Glenn Research Center offered to replicate the experiment in a hard vacuum if Eagleworks manages to reach 100 µN of thrust, because the GRC thrust stand cannot measure forces lower than 50 µN.

Eagleworks later announced a plan to upgrade their equipment to higher power levels, use vacuum-capable RF amplifiers with power ranges of up to 125 W, and to design a new tapered cavity analytically determined to be in the 0.1 N/kW range. The test article will be subjected to independent verification and validation at Glenn Research Center, the Jet Propulsion Laboratory, and the Johns Hopkins University Applied Physics Laboratory




US Air Force is looking at improving stealth of existing fighters and bombers and boosting range with sneakier and tougher aerial refueling planes

The US Air Force's next-generation air dominance (NGAD) [aka what was the sixth generation fighter project] project is still moving forward and will include improvements to low-observable capability and aircraft range, according to the service's top scientific research and technology official.

The USAF in May released its "Air Superiority 2030 Flight Plan" announcing that it would rapidly develop a programme that mates cyber warfare, electronic warfare, and even space capabilities to advance the state of the art in air-to-air and air-to-ground warfare. While the new programme is expected to harness disparate capabilities, NGAD is defined by improvements in two key areas - stealth and range - according to USAF chief scientist Greg Zacharias.

Artist's conception of sea-based version of Northrop Grumman's NGAD aircraft. The technology, expected as a follow-on for USAF and USN legacy combat aircraft, will emphasise stealth and range. Source: Northrop Grumman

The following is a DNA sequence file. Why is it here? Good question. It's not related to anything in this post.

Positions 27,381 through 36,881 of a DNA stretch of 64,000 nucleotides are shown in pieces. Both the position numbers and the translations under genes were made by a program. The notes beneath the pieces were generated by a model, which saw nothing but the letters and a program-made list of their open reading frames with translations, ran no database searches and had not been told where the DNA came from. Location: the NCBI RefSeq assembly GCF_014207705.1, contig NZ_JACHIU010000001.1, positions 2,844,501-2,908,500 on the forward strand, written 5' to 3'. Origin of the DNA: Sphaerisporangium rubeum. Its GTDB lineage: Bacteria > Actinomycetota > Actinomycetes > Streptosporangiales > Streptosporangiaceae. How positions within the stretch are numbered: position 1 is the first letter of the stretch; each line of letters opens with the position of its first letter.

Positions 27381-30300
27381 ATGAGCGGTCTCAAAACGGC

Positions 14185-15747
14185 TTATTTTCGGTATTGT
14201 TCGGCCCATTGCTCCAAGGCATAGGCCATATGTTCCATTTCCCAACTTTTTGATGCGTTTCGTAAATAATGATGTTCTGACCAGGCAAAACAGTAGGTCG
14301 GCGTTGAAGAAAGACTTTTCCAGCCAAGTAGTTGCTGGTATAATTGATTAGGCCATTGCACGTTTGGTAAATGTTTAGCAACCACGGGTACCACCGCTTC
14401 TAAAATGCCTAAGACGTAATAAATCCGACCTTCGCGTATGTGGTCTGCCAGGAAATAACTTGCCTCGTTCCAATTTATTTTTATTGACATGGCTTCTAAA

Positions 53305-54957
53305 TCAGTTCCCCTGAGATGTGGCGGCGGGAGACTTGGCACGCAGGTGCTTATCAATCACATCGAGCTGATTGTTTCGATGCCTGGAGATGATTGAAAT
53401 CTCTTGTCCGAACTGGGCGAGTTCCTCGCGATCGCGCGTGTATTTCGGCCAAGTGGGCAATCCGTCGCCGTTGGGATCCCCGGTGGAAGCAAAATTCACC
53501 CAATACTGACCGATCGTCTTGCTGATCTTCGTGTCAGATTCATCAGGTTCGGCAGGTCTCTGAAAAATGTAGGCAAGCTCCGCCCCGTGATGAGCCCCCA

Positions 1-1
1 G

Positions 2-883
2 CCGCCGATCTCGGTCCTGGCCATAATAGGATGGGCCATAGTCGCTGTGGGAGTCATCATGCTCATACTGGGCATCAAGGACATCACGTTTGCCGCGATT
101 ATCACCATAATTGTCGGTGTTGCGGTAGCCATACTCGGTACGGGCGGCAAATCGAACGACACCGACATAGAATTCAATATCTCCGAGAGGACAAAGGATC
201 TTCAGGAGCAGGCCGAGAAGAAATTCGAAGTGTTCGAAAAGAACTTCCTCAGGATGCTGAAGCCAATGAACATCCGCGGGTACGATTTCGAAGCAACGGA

• Next generation aircraft work will include improvements to legacy combat aircrafts' low-observable capability [stealth] and range
  • Stealth would be improved by reducing observability of aircraft at more frequencies, while greater range could be achieved with penetrating aerial refuelling capability

The Air Force is looking at using stealth or protective systems to enable a refueling vehicle to reach deeper into dangerous airspace.

Earlier this year, the US Air Force announced a change of course to pursue "a network of integrated systems disaggregated across multiple platforms" rather than a "sixth generation fighter" in its Air Superiority 2030 plan.

Carbon nanotube nonvolatile NRAM memory 1000 times faster than Flash will be commercially released by the end of 2018 by Nantero and Fujitsu

Nantero, Fujitsu Semiconductor and Mie Fujitsu Semiconductor today announced an agreement for Fujitsu and Mie Fujtisu to license that Nantero's technology for NRAM, non-volatile RAM using carbon nanotubes, and to conduct joint development towards releasing a product based on 55-nm process technology.

Three companies are aiming to develop a product using NRAM non-volatile RAM that achieves several 1000 times faster rewrites and many thousands of times more rewrite cycles than embedded flash memory, making it potentially capable of replacing DRAM with non-volatile memory.

Fujitsu Semiconductor plans to develop an NRAM-embedded custom LSI product by the end of 2018, with the goal of expanding the product line-up into stand-alone NRAM product after that. Mie Fujitsu Semiconductor, which is a pure-play foundry, plans to offer NRAM-based technology to its foundry customers.

Comment from Masato Matsumiya, System Memory VP, Fujitsu Semiconductor "Non-volatile memory using Nantero’s carbon-nanotube technology is a marked advance beyond conventional technology. Fujitsu Semiconductor has been designing and producing FRAM, a type of non-volatile RAM, since the late 90s, and is one of the few companies to have integrated FRAM design and production capabilities. We will be able to build on our experience and skill in this field to develop and produce NRAM as well. The combination of Nantero’s technology with our design and production capabilities promises to meet the longstanding needs of our customers for non-volatile memory that is higher density, faster, more energy efficiency, and with a higher rewrite cycle."